Members flexible in achieving key initiatives
John Tierney | Thursday, December 11, 2008
The Council of Representatives (COR), an advisory board to Student Body President Bob Reish, has demonstrated flexibility and adaptability, especially in its handling of appeals to the COR Collaboration Fund.
The COR Collaboration Fund, which can be tapped into by clubs who need additional money to plan events, has been appealed to at least four times this semester, Reish said.
COR took approximately one hour to make a decision on a fund appeal to benefit Cirque du Lac on Sept. 2, which prompted a full-scale review of the appeal process on Sept. 9.
COR decided to take steps to change the appeal process in order to make it more efficient, after having unanticipated challenges the previous week.
“Last week was kind of historic,” Reish said on Sept. 9. “We’ve never had a fund appeal for that large.”
Reish and COR members determined that there was a problem in the way that the council was equipped to handle the appeal, and attempted to address those problems the following week.
Before the Sept. 9 changes, the group appealing to the COR Collaboration Fund was not represented at the meeting. Instead, their case was presented by a representative of the Club Coordination Council.
However, on Sept. 9, COR decided to change the procedure of the appeal process and invite a representative from the club making the appeal to present their own case. The club representative is required to leave the meeting during the closed-door appeal discussions, but is available to take questions about their event.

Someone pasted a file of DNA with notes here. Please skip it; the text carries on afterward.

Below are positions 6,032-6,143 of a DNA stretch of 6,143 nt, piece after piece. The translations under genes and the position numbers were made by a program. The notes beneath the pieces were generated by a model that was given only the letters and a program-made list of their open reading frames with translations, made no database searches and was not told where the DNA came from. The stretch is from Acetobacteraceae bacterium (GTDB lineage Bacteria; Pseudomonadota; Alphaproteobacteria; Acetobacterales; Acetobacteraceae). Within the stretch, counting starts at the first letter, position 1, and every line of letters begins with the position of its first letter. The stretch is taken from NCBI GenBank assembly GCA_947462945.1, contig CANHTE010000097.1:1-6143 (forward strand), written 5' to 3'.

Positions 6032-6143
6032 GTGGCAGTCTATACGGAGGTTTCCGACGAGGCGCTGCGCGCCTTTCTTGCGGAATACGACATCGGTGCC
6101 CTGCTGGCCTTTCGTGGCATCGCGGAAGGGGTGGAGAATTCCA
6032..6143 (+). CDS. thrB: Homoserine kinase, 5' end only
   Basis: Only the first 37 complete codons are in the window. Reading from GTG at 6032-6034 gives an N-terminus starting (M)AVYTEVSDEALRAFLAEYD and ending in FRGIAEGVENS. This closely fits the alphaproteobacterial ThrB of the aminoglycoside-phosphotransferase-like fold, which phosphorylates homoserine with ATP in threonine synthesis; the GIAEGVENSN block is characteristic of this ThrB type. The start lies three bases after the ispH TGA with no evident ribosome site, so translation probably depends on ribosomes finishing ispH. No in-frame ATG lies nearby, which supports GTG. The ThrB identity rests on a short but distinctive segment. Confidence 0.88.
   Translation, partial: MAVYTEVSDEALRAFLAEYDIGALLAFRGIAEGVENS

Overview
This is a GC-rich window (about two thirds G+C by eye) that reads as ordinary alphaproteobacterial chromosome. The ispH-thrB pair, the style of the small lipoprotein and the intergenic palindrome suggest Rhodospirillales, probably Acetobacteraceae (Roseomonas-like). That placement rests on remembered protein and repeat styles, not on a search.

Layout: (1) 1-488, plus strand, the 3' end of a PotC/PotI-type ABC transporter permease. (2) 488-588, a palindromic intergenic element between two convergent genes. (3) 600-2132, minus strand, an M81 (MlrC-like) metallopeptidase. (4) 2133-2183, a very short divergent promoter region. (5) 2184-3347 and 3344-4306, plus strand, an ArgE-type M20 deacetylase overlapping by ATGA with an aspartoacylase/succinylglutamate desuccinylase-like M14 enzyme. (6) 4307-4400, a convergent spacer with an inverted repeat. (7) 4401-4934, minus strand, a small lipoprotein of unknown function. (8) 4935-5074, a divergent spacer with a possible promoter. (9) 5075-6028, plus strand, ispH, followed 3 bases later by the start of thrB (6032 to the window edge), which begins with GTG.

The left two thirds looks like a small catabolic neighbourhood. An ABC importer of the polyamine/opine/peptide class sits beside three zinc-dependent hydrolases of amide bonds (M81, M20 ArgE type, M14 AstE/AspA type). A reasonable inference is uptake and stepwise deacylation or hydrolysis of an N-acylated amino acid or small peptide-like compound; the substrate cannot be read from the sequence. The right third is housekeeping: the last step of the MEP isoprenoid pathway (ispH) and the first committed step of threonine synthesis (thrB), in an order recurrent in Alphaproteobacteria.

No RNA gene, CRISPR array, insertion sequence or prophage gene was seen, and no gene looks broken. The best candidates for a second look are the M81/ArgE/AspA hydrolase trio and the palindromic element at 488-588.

COR members recognized the importance of the Collaboration Fund for many clubs, some of which are unable to fund their larger events without dipping into it, even with proper planning and organization.
“The whole point of this fund is to put on events for people around campus,” Sorin senator Mike Sayles said on Sept. 9.
Since making the procedural changes to the appeal process, there have been three appeals to the COR Collaboration Fund. The three appeals have moved more efficiently than the initial appeal on Sept. 9.
The changes that COR made to the fund appeal process are indicative of the common-sense approach that this year’s student government takes to problem solving. Reish and COR members saw a problem with the appeal process and fixed it the following week.
The changes to the appeal process have tangible effects for students, as they make it easier for clubs to get the money they need to put on large-scale events, such as the German Club’s Okdomerfest and Lyons Hall’s Cirque du Lac.
COR has also been successful in bringing in guest speakers from the administration to clear up problems of students misunderstanding University positions.
On Sept. 16, Reish invited Brian Coughlin from Student Activities to discuss changes made to Freshman Orientation. The changes were initially offensive to many students, but Coughlin explained that the bulk of the offensive changes were results of implementation of the new policies, not of the policies themselves.
Another set of misunderstandings were cleared up on Dec. 2, when Bill Kirk explained to COR members that his office is about education, not about punishment.
By bringing in administrators into COR meetings, Reish redirected COR. Instead of simply serving as an advisory board to the president, COR now helps its members get better information that can be distributed to its constituents. COR has taken dramatic steps this semester to become a servant to the student body, instead of only the president.